In Search of the Ultimate Noodle
There’s no more passionate debate about food in Honolulu than between the partisan supporters of each noodle shop.
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Near the end of the meal, the waitress pointed out a small pot amid the condiments. Take off the top and blam!—chopped garlic and red chilis. It improved the kotteri immensely, though it’s hard to imagine any broth that wouldn’t be made less boring by the addition of a similar mix.
McCully Shopping Center // 1960 Kapiolani Blvd // 946-2900 // Mon to Tue, Thurs to Sun Lunch 11 a.m. to 2 p.m.; dinner 5-11 p.m., except Sunday until 9 p.m. Dinner. Closed Wednesday. // Free parking, major credit cards
The restaurant’s called Yotteko-Ya. However, the big sign over the door reads “Kyoto Ramen.” So my friend Ben the Weatherman called me from outside, asking just where we were supposed to meet.
Inside is less confusing. The bright red dining room looks like a restaurant, hanging paper lanterns, tables for four.
We settled in for a few beers and a leisurely dinner, not expecting health food.
You see the word “healthy” on many ramen menus. But Yotteko-ya is the only place that makes an explicit health claim for its soup. After noting that the restaurant’s broth simmered for more than 10 hours with “choicest pork” and “freshest chickens,” the menu asserts, “This meticulous process produces a uniquely thick collagen rich stock that will actually help prevent aging of the skin and joints. So, please enjoy our soup to the last drop and look younger!”
Even though there were only two of us, the promise of renewed youth made us want to order all three available broths.
The waitress refused. “Too much food,” she insisted.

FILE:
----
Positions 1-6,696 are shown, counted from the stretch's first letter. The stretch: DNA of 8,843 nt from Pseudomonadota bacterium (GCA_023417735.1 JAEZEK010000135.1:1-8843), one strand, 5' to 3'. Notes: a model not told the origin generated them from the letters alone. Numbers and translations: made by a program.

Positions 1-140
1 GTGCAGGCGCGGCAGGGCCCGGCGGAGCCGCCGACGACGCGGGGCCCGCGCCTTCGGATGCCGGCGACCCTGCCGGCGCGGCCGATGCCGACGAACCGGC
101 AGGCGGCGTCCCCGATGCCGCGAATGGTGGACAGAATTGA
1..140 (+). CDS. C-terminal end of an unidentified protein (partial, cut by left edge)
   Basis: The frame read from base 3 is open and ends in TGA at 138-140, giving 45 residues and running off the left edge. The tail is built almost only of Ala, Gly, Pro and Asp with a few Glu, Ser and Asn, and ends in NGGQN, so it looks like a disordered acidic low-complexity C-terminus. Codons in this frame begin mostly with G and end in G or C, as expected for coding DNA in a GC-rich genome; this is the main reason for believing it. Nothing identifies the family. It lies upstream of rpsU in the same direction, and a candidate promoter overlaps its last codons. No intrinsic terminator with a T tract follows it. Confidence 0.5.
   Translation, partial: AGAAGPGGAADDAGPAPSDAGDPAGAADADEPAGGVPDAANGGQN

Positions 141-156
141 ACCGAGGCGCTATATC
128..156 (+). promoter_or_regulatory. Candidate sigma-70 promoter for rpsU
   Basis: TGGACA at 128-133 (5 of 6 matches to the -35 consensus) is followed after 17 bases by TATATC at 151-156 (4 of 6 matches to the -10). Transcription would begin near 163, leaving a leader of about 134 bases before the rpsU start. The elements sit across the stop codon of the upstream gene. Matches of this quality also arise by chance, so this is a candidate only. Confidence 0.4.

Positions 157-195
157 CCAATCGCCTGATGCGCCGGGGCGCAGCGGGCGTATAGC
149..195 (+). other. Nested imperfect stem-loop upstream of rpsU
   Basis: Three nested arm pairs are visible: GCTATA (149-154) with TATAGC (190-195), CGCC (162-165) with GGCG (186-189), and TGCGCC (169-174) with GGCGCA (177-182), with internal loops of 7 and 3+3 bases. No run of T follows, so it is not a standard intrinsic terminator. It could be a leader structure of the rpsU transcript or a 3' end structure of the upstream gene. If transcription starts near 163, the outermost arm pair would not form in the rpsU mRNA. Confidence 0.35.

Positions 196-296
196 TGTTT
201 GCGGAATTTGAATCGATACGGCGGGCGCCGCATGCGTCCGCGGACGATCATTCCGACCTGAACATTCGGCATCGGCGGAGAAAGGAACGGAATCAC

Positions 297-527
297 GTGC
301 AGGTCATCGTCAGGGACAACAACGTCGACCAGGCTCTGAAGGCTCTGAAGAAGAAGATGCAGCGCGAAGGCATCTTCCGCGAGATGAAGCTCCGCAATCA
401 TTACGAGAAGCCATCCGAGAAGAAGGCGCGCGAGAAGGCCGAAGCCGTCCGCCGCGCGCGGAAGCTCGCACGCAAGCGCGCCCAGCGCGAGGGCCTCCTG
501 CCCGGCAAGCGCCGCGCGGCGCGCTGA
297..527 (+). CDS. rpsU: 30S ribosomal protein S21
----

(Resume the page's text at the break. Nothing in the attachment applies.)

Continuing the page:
We compromised. If we ordered two bowls of ramen and ate them, then, she grudgingly admitted, she would let us order a third.
The three broths were shoyu, paitan and (after we finished the first two) tonshio. Tonshio is the clearest of ramen broths, it’s usually referred to as “salt-based.” This one at least was powerfully salty. The paitan had the rich cloudy layer from tonkotsu bones.
The winner here was the simplest, the shoyu. “Ah, this tastes like soup that’s been simmered all night on a wood-burning stove,” Ben said.
The char siu was scant, but the toppings were interesting added texture—raw cabbage, sliced black fungus, bean sprouts, blanched broccoli, white sesame seeds.
We enjoyed dinner. Still, I am sad to say, neither of us looked a minute younger at the meal’s end.
255 Beach Walk // 926-0255 // 11:30 a.m. to 2 p.m., 5:30 to 10 p.m. daily // No parking, major credit cards
Matsugen is different: It’s expensive, it’s in Waikiki, and it serves soba noodles. Soba noodles are nothing more than ramen noodles with the addition of about 30 percent buckwheat flour.
Much has been made of the fact that Matsugen has a station where a chef will occasionally hand-make soba noodles. However, when you calculate how many portions of soba are sold here, it’s quite unlikely they all get made on the premises.
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